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A prospective study of red and processed meat intake in relation to cancer risk.

Individuals with high dietary intake of red and processed meats are susceptible to liver, colorectal, lung, and esophageal cancers.

This study was carried out to determine the association between dietary intake of unprocessed and processed red meat and the odds of developing cancer. Using validated food frequency questionnaires, researchers collated and examined data on the meat intake of 500,000 volunteers between the ages of 50-71 years recruited from the National Institutes of Health (NIH)-AARP (formerly the American Association for Retired Persons) Diet and Health Study Cohort. The cancer odds ratios of all the participants in this study were also evaluated.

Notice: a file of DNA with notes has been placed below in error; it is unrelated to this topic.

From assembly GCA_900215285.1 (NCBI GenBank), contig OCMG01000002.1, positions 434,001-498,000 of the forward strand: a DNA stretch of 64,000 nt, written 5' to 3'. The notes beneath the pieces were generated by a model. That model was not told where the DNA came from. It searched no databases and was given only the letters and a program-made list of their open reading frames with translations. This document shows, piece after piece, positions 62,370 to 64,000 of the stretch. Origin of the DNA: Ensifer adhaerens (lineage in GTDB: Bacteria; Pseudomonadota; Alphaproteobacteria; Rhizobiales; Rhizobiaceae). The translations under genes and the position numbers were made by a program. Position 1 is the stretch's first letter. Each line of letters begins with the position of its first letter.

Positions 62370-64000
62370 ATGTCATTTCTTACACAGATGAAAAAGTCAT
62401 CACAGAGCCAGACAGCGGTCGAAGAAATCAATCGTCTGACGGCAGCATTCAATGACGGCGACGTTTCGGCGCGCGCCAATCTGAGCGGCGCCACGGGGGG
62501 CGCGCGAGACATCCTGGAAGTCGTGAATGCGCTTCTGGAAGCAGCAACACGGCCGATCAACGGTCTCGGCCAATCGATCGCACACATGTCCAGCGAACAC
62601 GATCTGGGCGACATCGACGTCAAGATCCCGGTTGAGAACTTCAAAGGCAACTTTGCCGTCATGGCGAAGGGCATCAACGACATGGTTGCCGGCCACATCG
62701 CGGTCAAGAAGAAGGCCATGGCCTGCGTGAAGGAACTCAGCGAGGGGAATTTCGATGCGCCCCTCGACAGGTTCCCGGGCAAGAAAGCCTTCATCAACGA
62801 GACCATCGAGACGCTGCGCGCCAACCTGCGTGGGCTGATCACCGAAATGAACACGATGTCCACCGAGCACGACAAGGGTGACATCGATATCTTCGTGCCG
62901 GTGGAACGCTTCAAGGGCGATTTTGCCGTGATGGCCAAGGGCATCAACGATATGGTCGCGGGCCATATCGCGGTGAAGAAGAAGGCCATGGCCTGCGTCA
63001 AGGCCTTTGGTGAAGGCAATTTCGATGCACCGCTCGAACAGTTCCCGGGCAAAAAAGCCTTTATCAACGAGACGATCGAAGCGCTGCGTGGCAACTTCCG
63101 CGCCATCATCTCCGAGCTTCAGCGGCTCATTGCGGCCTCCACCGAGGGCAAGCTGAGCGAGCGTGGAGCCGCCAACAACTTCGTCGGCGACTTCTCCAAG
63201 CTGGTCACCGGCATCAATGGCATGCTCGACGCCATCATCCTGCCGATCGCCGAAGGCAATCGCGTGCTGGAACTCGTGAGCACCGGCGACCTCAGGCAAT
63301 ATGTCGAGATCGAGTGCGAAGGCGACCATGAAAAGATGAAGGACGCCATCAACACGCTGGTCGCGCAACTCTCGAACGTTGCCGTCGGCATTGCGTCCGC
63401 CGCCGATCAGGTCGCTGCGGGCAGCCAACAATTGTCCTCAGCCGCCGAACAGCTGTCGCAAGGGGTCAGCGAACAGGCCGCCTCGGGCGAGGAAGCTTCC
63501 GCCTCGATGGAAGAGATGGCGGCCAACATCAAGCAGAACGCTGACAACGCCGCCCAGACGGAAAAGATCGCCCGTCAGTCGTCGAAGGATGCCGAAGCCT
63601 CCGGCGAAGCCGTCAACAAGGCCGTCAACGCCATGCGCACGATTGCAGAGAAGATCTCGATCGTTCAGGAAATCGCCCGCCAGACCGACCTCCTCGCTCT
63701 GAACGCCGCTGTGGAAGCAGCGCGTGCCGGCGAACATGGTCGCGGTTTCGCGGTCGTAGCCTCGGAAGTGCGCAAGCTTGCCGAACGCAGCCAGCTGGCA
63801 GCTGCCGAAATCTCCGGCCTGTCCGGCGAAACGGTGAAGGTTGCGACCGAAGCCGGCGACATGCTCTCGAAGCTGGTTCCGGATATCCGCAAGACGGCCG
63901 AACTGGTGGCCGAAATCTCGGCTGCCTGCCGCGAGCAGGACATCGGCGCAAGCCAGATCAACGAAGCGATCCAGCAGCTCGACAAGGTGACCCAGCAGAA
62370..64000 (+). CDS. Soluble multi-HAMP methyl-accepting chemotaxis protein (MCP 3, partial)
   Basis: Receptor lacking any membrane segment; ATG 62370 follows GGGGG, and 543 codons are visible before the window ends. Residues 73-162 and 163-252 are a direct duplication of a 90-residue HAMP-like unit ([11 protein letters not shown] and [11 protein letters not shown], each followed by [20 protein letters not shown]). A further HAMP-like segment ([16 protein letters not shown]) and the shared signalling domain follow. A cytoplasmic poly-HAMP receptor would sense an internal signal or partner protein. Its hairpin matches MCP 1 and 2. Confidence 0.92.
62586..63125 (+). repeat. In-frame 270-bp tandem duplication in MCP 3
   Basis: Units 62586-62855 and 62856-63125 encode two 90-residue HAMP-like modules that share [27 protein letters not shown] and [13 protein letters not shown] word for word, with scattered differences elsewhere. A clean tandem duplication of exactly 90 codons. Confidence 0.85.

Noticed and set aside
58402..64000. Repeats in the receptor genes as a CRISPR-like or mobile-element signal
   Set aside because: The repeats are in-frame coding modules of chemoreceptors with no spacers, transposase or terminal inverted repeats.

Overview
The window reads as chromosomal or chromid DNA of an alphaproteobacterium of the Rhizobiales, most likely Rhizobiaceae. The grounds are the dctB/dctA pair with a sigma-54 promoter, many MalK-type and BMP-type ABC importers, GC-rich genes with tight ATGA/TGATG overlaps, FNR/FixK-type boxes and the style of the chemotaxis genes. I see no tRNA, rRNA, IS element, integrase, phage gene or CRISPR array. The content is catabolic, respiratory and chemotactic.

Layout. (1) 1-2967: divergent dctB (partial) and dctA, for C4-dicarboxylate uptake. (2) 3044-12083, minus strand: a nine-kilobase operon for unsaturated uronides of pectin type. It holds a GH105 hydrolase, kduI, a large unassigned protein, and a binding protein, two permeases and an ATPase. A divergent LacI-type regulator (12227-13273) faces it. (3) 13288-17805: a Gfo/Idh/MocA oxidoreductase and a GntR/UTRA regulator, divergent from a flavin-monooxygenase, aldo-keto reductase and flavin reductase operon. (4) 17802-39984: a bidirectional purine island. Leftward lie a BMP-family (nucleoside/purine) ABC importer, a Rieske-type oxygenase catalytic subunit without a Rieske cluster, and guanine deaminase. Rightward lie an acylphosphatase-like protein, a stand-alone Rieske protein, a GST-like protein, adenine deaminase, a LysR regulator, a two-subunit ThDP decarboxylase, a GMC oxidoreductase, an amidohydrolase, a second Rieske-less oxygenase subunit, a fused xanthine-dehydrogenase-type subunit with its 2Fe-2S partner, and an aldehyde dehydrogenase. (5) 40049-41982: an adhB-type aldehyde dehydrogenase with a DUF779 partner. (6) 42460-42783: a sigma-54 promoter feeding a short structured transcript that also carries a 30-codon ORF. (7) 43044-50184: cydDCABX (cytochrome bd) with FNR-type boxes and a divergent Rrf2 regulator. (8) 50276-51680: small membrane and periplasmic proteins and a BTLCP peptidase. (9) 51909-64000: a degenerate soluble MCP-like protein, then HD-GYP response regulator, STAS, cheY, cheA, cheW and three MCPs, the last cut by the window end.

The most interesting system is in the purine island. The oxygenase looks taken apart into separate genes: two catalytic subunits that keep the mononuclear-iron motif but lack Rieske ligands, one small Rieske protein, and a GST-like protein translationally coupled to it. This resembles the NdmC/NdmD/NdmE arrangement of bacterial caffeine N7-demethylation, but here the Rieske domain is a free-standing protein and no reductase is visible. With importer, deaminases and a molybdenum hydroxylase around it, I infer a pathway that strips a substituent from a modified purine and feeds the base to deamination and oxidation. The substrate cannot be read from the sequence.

Researchers observed that high consumption of both processed and unprocessed red meats increased the likelihood of developing lung and colorectal cancer. In addition, a surge in liver and esophageal cancer risk was linked to regular intake of unprocessed red meat in this study. The results of this study support the hypothesis that diets rich in red and processed meats may promote the development of cancerous cells in the colon, rectum, liver, lungs, and esophagus.

Research Summary Information

  • 2007
  • Cross AJ, Leitzmann MF, Gail MH, Hollenbeck AR, Schatzkin A, Sinha R.
  • Nutritional Epidemiology Branch, Division of Cancer Epidemiology and Genetics, National Cancer Institute, National Institutes of Health, Department of Health and Human Services, Rockville, Maryland, United States of America. crossa@mail.nih.gov
  • Yes, Free full text of study was found:
  • No. Source of funding disclosure not found
  • No. Potential conflicts disclosure not found
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